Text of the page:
viagra principle go here assignment news yale university thesis format developing skills paper 3 answer follow here ejaculation while on viagra follow url sample thematic essay questions follow link persuasive speech on abortion graduate students thesis source link porro cervere viagra coupons source introduction paragraph for compare and contrast essay child rights in hindi essay writing bm polycom synthesis essay a hill station essay follow site go here critical essays on jane austen nexium bad essay importance of health education discount buspar cialis langzeiteinnahme In the latter years of the Shuttle program, it became more and more difficult to find astronaut crews to fill the cockpit for generic flight controller training sims. This was understandable, as the astronaut office was shrinking, and those staying around for the post-shuttle era were spending more and more time training in Russia. The training organization therefore recruited experienced instructors, flight controllers, and a couple of Flight Directors to act as crews for these all-day training sessions. We called ourselves the “Astro-NOT” corps. I enjoyed spending the day in “the box” as much as I did being in the control center, so I served as the CDR quite a few times. This picture was taken on a historic day – the last-ever Generic Free Flight simulation.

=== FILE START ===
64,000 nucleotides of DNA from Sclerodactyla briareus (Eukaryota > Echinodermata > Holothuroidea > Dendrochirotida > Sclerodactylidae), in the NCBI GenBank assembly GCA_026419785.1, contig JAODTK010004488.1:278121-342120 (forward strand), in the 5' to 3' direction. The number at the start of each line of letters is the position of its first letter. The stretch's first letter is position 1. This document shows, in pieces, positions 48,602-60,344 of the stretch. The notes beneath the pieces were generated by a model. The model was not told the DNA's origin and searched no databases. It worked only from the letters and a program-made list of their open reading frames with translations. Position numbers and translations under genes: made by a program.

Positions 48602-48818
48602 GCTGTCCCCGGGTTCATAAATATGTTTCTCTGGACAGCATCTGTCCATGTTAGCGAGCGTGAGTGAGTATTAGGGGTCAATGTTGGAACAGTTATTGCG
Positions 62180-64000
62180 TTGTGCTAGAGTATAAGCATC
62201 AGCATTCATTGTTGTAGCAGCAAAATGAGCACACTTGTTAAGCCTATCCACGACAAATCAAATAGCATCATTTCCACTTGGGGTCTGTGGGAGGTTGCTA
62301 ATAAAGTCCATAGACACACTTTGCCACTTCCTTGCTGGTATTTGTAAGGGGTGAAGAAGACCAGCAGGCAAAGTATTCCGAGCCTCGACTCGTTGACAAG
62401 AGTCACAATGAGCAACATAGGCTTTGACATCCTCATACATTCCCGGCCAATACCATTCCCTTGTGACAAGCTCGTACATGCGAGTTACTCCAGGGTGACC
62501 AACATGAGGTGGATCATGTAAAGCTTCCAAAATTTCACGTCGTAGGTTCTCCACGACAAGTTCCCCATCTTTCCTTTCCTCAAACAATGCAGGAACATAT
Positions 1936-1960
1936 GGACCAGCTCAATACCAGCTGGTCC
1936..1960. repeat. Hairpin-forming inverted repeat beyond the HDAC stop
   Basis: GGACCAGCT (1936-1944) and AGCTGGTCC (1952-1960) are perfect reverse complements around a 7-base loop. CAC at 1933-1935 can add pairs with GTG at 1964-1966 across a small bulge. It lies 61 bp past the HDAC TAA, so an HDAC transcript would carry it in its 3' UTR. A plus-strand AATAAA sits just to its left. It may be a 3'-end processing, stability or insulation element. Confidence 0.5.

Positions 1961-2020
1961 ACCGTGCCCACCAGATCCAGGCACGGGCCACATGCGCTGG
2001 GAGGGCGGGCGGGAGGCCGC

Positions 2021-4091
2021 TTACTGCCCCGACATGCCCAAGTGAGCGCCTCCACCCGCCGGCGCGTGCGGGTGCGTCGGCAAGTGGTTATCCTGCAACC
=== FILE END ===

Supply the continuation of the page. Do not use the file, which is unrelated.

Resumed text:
Generic Free flights were an opportunity for the systems flight controllers to get hammered with more complex failure cases than could be scripted when there were timeline objectives (like a rendezvous) to be accomplished. Basically, the sim team could script just about anything they wanted to harass the systems guys, because they didn’t need to pull punches to make sure the timeline was attainable. These sims often ended in emergency de-orbits and other fun stuff. One of the fun parts of being the CDR rather than sitting in the control center as Flight was that I didn’t have to work as hard (most of the time). The purpose was, after all, to train flight controllers, not show how fast we could solve things ourselves in the cockpit, so there was a little lag pursuit built into our work.

I am afraid I don’t remember much about the script that day, but I do remember how enjoyable it was to sit with fellow “Astro-NOT”, and former MMACS team member Kevin McCluney as my PLT. Kevin was comfortable in the right seat, because that’s where the APU switches were. Kevin was my first Mech 1 when I trained and flew as an Ascent/Entry MMACS, and knew more about the APU’s and hydraulics than I ever would. It was fun to close out an era with him – and all the other Astro-NOTs on the team.

Iron Flight

Paul F. Dye